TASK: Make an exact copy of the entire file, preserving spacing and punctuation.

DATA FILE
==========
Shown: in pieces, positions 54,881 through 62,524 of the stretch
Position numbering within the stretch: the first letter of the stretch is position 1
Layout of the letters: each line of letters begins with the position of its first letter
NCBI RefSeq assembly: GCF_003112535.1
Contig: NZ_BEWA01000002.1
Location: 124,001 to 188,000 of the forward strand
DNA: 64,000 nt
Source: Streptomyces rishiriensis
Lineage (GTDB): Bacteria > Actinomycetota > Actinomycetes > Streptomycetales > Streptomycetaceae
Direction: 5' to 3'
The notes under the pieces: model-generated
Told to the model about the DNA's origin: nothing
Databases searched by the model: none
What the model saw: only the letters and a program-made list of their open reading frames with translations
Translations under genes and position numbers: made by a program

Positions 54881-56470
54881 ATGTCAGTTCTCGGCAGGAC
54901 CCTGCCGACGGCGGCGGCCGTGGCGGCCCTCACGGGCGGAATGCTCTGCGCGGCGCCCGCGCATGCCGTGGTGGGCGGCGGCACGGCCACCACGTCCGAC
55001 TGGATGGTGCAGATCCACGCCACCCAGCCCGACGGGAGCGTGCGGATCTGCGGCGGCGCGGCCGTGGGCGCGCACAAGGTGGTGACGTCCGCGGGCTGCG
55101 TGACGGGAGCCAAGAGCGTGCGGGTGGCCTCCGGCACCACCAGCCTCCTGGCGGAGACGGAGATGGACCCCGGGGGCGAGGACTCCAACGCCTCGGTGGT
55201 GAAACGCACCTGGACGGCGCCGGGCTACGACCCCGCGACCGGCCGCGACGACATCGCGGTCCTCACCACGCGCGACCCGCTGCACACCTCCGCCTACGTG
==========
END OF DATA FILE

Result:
Shown: in pieces, positions 54,881 through 62,524 of the stretch
Position numbering within the stretch: the first letter of the stretch is position 1
Layout of the letters: each line of letters begins with the position of its first letter
NCBI RefSeq assembly: GCF_003112535.1
Contig: NZ_BEWA01000002.1
Location: 124,001 to 188,000 of the forward strand
DNA: 64,000 nt
Source: Streptomyces rishiriensis
Lineage (GTDB): Bacteria > Actinomycetota > Actinomycetes > Streptomycetales > Streptomycetaceae
Direction: 5' to 3'
The notes under the pieces: model-generated
Told to the model about the DNA's origin: nothing
Databases searched by the model: none
What the model saw: only the letters and a program-made list of their open reading frames with translations
Translations under genes and position numbers: made by a program

Positions 54881-56470
54881 ATGTCAGTTCTCGGCAGGAC
54901 CCTGCCGACGGCGGCGGCCGTGGCGGCCCTCACGGGCGGAATGCTCTGCGCGGCGCCCGCGCATGCCGTGGTGGGCGGCGGCACGGCCACCACGTCCGAC
55001 TGGATGGTGCAGATCCACGCCACCCAGCCCGACGGGAGCGTGCGGATCTGCGGCGGCGCGGCCGTGGGCGCGCACAAGGTGGTGACGTCCGCGGGCTGCG
55101 TGACGGGAGCCAAGAGCGTGCGGGTGGCCTCCGGCACCACCAGCCTCCTGGCGGAGACGGAGATGGACCCCGGGGGCGAGGACTCCAACGCCTCGGTGGT
55201 GAAACGCACCTGGACGGCGCCGGGCTACGACCCCGCGACCGGCCGCGACGACATCGCGGTCCTCACCACGCGCGACCCGCTGCACACCTCCGCCTACGTG